CATHARINE CZUDEJNot booksApril 14 - June 9, 2018
– Press Release –
Features/Reviews:Harry Thorne: Critic’s Guide: Cologne, frieze.com, April 17 2018:webPictures at an Exhibition, ARTnews.com, 04/24/18:webKenny Schachter: Kenny Schachter Takes a Cut-Throat Art Quiz Before Hitting Art Cologne (With a Hangover), artnet.com, 04/26/18:webCATHARINE CZUDEJ – Not books, KubaParis, 04/26/18:web
Installation view: Outside the gallery
Installation view: Inside the gallery
CATHARINE CZUDEJBall polishers II2018Group of 4 home-made pool table ball polishers and generator (outside)Dimensions variable
CATHARINE CZUDEJBall polishers II(detail)
CATHARINE CZUDEJArtic Ice2018 Concrete, cardboard 120 x 25 x 36 cm
CATHARINE CZUDEJRoughneck by Rubbermaid I, Roughneck by Rubbermaid II& Roughneck by Rubbermaid III 2018Trap, clay Dimensions variable
CATHARINE CZUDEJRoughneck by Rubbermaid III 2018Trap, clay
CATHARINE CZUDEJRoughneck by Rubbermaid III (detail)
CATHARINE CZUDEJRoughneck by Rubbermaid I2018Trap, clay
CATHARINE CZUDEJExtra Gold (small) with trap2018 Concrete, cardboard, trap, clay 39 x 28 x 26 cm
CATHARINE CZUDEJExtra Gold (large)2018 Concrete, cardboard 118 x 34 x 25 cm
CATHARINE CZUDEJExtra Gold (small)2018 Concrete, cardboard, trap, clay 25 x 24 x 25,5 cm
CATHARINE CZUDEJBall polishers III2018Group of 4 home-made pool table ball polishers and generator (outside)Dimensions variable
CATHARINE CZUDEJBall polishers III(detail)
CATHARINE CZUDEJMarijuana Girl2016Spray paint and gouache on canvas, plexi glass 164,2 x 123,5 x 4,6 cm(light on)
CATHARINE CZUDEJMarijuana Girl(light off)
CATHARINE CZUDEJMarijuana Girl2016Spray paint and gouache on canvas, plexi glass 164,2 x 123,5 x 4,6 cm
CATHARINE CZUDEJBacardi with trap2018 Concrete, trap, clay 138 x 26 x 31,5 cm
CATHARINE CZUDEJBacardi with trap(detail)
John Barioni, a man who lives in Merced, California; a man in his late 30’s who wears a beard, baseball caps and large T-shirts; a man who has a pool table in his basement and a work station in his garage, is in many respects the prototypical DIY-guy on YouTube. He has uploaded numerous tutorials and pool ball tribute videos to his channel, each one with around 200,000 views. His main focus is on the upkeep of his equipment. His tutorials are about self-made machines that help with that. John Barioni says things like “What I got for you today is ...” and “I’ll tell you what ...” When he discusses his routines, he talks about his experience. About how “everybody that owns a pool table should have a ball polisher,” that he has seen commercial ball polishers, he has owned them even, but those “are about 500, 600 dollars and you know you can make one for about 35, 40 bucks and they work out better than the commercial ones.” Over time John Barioni has developed various kinds of homemade polishers, which, in one video, he presents in a backward timeline, going from the latest model to the first one he ever made. He does so, because it is important that we understand the time and effort that went into building these. It is important that we acknowledge his craftsmanship. It is money saved and now you, too, can build your own pool ball polisher.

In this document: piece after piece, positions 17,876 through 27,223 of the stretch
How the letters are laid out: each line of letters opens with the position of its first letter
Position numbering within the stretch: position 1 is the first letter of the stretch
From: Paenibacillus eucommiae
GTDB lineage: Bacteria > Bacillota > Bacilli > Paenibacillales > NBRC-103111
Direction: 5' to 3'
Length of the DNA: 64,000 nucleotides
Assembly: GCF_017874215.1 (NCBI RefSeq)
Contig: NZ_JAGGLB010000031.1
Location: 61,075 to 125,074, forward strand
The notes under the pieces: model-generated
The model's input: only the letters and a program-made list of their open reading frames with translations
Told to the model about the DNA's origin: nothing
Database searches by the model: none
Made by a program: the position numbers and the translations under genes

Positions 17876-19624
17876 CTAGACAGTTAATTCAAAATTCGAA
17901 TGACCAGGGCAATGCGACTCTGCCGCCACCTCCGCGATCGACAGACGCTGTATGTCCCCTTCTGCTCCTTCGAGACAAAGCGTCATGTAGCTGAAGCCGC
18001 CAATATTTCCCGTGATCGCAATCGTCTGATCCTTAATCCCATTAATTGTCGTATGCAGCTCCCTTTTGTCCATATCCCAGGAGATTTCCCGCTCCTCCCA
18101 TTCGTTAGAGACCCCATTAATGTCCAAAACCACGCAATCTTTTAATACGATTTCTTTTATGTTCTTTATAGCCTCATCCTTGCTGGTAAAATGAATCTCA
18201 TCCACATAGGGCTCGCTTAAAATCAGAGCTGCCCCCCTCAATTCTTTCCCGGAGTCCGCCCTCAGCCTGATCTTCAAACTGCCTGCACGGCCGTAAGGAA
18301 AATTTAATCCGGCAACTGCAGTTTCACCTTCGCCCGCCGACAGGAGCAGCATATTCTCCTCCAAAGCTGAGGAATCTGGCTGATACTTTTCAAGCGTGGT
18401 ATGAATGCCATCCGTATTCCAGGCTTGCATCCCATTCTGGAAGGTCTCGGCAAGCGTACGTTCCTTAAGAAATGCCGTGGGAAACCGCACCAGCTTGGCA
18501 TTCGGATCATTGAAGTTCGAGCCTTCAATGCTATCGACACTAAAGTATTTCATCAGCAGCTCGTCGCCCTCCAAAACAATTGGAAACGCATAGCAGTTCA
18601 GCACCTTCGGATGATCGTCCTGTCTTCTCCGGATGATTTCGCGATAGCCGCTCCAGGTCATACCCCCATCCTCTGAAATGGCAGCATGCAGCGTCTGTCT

When it comes to household culture, the discussion of masculinity has been linked with objects labelled ‘tools’ rather than appliances. It has been about the difference of ‘home-making’ and ‘making home’ (Juliana Mansvelt: Geographies of consumption: citizenship, space and practice, Sage Publications, 2005:70). ‘Home-making’, a fe- minine function, one that is assumed to comprise consumption and an ethic of care, is one element available to Western women for putting her ‘stamp’ on her surroundings. While ‘making home’, a masculine function, is depicted as a productive and economically value producing activity. DIY culture in the US evolved from a simple cost-saving activity of the 1940s and 1950s to an increasingly political activity which stood against the visible trends of mass production, conspicuous consumerism, waste, and the industrial corporate philosophy of planned obsolescence (Ellen Lupton: D.I.Y., Princeton Architectural Press, 2006:18). Much of the twentieth century DIY has been asso- ciated with men’s home based work. Do It Yourself refers to an ethic of self-sufficiency. It is arguable whether an increasingly sexually integrated workplace and the growth of white collar employment also produced sites of more ambiguous masculinity. “Through direct male control of the physical environment and through the use of tools in a way that evoked pre-industrial manual competence,” DIY posed a way by which heterosexual masculinity could be reasserted (Mansvelt:72).
Catharine Czudej’s solo show at Ginerva Gambino is titled “Not books.” Following her exhibition at the Kölnische Kunstverein in 2016, this is Czudej’s second solo show in Cologne. The exhibition is comprised of self-made ball polishers that run on independent generators; modified snap traps and “Marijuana Girl,” a large spray paint and gouache painting behind a tinted plexiglass frame that belongs to a series titled “black paintings.” “Not books” is celebratory of an intelligence that is not academic but physical and is operating in a culture of utility and entertain- ment.
Catharine Czudej (*1985 in Johannesburg, South Africa) lives and works in New York. Her work has been shown at the following galleries and institutions: Kölnischer Kunstverein, Cologne (2016); Office Baroque, Brussels (2016/2014); Team Gallery, New York (2016); Off Vendome, New York (2016); Galerie Eva Presenhuber, Zürich (2016); Eden Eden, Berlin (2015); Chewday’s, London (2015); Pace Gallery, London (2014); François Ghebaly Gal- lery, Los Angeles (2014); Ramiken Crucible, New York (2014/2013) et. al.